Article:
[Python-ideas] set.add(x) slower than if x in set:set.add(x)
ncoghlan at gmail.com
Mon Sep 14 15:20:27 CEST 2009
Yuvgoog Greenle wrote:
> So this pattern is a valid python optimization? Funky...
> Sadly, there's no way around it unless the interpreter somehow did it
> magically for you.
The interpreter has no way of knowing a priori that the branch won't be
taken 999,999 times out of 1,000,000.
Think about what you are actually comparing here:
Average speed of 1 million calls to s.add(x)
Average speed of 1 million calls to "x in s" + one call to s.add(x)
Now think about the fact that s.add(x) includes a containment test plus
function call and name lookup overhead even in the case that the item is
already present in the set.
All overhead included:
$ python -m timeit -s "s = set()" "s.add(1)"
1000000 loops, best of 3: 0.197 usec per loop
Lose the attribute lookup:
$ python -m timeit -s "s = set()" -s "sadd = s.add" "sadd(1)"
10000000 loops, best of 3: 0.146 usec per loop
Skip the function call altogether most of the time:
$ python -m timeit -s "s = set()" "if 1 not in s: s.add(1)"
10000000 loops, best of 3: 0.101 usec per loop
Just do the containment test:
$ python -m timeit -s "s = set()" "1 not in s"
10000000 loops, best of 3: 0.1 usec per loop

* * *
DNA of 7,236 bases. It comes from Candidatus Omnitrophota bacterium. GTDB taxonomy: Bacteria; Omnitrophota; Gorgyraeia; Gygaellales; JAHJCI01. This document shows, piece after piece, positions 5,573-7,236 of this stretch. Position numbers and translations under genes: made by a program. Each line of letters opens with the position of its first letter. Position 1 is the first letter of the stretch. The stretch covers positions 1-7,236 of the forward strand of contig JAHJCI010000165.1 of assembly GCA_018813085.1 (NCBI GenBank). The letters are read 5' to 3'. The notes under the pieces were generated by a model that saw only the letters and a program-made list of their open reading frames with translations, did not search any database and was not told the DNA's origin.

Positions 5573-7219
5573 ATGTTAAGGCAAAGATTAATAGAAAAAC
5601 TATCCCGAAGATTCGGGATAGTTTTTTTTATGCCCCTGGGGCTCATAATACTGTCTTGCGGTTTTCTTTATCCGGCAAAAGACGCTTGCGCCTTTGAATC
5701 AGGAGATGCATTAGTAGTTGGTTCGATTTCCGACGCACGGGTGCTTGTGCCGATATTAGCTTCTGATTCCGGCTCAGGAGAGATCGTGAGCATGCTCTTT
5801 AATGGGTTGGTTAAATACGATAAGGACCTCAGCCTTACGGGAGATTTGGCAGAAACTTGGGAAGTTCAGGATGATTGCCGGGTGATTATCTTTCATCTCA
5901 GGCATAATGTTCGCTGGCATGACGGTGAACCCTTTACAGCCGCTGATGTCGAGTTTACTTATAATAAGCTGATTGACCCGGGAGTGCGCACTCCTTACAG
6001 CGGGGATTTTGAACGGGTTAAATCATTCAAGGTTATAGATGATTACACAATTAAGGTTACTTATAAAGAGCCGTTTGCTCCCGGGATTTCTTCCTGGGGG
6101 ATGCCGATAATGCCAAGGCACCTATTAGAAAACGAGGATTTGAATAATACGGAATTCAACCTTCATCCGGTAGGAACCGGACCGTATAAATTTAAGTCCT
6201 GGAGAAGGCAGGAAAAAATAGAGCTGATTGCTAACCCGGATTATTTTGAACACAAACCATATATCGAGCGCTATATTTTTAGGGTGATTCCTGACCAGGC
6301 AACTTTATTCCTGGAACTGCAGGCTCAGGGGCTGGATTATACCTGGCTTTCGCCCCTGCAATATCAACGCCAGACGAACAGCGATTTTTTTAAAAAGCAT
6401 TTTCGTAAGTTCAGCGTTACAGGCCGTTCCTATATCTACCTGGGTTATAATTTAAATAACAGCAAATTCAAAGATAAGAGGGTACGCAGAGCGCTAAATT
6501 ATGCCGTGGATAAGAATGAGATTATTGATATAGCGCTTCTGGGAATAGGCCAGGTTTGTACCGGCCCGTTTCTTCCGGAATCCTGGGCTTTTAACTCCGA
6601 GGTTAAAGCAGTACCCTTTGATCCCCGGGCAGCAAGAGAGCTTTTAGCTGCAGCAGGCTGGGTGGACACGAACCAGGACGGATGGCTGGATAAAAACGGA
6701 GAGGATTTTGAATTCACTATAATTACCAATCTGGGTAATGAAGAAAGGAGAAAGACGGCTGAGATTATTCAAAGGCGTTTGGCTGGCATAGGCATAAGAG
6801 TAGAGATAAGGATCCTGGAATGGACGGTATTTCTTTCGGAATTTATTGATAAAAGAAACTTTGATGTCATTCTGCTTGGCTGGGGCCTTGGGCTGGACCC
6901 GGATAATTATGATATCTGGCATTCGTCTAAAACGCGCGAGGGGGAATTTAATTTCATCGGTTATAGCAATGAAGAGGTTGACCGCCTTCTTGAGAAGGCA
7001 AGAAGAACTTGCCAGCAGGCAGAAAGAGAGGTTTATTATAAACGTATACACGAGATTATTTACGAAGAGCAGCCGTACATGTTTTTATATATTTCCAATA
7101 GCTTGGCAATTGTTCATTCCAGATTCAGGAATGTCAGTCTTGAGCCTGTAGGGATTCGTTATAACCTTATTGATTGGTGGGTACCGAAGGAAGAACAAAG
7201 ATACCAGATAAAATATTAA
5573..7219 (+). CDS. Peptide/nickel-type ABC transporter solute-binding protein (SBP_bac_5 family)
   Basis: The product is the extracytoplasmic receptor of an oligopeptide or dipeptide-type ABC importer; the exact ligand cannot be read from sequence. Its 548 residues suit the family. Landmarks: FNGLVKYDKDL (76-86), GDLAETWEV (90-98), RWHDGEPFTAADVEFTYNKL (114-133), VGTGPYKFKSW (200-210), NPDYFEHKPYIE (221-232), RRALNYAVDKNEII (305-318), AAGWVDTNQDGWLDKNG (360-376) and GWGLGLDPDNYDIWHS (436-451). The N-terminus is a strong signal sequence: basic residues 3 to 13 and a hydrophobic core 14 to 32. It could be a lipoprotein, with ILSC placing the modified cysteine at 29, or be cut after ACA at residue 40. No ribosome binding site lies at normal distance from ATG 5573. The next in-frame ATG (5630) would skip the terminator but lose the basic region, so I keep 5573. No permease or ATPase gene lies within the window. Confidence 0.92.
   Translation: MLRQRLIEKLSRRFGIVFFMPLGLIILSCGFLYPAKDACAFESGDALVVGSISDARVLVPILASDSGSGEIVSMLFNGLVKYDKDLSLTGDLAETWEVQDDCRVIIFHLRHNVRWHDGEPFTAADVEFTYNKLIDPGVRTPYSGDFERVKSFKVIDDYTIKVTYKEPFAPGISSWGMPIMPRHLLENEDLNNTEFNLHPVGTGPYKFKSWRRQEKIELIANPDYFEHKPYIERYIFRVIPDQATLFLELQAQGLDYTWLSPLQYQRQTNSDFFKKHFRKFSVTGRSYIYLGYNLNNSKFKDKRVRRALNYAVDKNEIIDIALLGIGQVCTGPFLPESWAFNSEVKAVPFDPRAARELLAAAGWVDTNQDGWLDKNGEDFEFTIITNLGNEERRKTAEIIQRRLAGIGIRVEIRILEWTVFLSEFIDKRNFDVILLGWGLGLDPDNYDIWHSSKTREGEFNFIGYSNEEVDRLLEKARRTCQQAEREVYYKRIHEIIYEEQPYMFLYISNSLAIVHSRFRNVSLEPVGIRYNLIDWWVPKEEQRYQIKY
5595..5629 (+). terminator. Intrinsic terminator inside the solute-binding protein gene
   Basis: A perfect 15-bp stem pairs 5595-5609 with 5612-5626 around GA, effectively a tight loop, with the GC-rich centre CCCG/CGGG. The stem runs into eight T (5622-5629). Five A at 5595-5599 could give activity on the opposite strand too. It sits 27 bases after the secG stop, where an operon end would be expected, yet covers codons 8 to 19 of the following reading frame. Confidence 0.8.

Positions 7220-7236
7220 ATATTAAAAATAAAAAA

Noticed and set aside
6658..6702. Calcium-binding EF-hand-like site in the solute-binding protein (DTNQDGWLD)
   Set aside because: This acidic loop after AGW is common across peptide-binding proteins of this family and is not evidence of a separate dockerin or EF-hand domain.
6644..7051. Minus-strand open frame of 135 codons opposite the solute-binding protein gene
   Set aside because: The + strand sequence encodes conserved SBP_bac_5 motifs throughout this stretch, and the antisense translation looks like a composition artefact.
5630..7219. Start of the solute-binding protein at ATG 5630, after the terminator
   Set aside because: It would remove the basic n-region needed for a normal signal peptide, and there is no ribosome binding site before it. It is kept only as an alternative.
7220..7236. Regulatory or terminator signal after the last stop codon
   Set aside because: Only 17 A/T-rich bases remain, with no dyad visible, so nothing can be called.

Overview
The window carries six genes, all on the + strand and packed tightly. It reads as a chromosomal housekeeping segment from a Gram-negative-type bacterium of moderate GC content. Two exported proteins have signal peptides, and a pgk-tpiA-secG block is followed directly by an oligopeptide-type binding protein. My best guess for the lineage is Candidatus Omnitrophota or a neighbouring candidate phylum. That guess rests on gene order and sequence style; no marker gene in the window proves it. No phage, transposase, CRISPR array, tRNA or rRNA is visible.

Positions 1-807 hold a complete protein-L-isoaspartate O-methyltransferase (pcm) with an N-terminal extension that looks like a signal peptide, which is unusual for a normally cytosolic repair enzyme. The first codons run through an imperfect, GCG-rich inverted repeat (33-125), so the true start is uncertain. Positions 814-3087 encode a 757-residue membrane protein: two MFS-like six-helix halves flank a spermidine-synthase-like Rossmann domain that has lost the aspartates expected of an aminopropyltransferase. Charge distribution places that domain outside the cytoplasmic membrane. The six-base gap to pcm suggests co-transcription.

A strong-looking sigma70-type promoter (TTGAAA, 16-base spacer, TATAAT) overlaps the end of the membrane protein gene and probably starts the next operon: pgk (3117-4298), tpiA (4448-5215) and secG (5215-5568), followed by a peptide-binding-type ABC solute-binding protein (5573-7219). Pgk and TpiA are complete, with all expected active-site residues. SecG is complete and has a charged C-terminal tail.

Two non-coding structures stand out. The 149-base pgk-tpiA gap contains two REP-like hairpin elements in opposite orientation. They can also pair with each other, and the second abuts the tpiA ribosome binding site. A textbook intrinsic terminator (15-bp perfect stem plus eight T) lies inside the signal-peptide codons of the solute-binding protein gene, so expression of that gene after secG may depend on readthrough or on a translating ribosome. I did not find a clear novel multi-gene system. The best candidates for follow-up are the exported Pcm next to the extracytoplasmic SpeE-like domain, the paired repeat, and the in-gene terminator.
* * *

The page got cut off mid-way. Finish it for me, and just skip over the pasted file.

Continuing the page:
Now then, lets also look at the absolute numbers we're discussing here
(on my machine, anyway). Is the fastest version twice as fast as the
slowest version? Yes it is. But that difference is only 97
*nano*seconds. And relative to the recommended approach of caching the
attribute looking, we're only saving 45 nanoseconds.
And in more realistic use cases where some items are already in the set
and some aren't, the "I'll check first" implementation can become a
pessimisation instead of an optimisation. To emphasise the point, we'll
go to the other extreme where the item is added to the set every time:
All the overhead:
$ python -m timeit -s "s = set()" "s.add(1)" "s.clear()"
1000000 loops, best of 3: 0.374 usec per loop
The "optimised" approach:
$ python -m timeit -s "s = set()" "if 1 not in s: s.add(1)" "s.clear()"
1000000 loops, best of 3: 0.444 usec per loop
Oops, looks like the approach that saves us 45 nanoseconds when the item
is already in the set may cost us up to *70* nanoseconds when it turns
out we need to add the item after all.
Caching attribute lookups before time critical loops is a good
optimisation technique that most experienced Python programmers learn.
Pre-checking a condition that a called function is just going to check
again and bail out quickly in less than 50% of cases? Usually a bad idea
- the extra checks made when the function is invoked anyway will often
cancel out any gains you make from avoiding the function call overhead.
That said, as with any micro-optimisation: time it on a range of typical
and end-case data sets. If you avoid the function call overhead often
enough, doing a pre-check may be a net win for some inner loops.
Nick Coghlan | ncoghlan at gmail.com | Brisbane, Australia
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